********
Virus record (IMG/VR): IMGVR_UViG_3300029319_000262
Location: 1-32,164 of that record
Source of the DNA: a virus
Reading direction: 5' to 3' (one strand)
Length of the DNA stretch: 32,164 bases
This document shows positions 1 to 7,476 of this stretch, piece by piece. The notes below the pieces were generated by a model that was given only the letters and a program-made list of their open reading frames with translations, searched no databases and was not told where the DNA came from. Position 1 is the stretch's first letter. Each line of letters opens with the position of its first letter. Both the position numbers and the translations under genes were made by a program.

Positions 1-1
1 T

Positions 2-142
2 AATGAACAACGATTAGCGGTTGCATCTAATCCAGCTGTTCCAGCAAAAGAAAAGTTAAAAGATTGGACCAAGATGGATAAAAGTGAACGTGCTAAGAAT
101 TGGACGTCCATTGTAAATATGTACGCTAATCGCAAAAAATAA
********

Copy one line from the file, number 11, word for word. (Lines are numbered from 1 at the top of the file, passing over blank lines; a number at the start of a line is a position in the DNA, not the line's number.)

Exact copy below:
101 TGGACGTCCATTGTAAATATGTACGCTAATCGCAAAAAATAA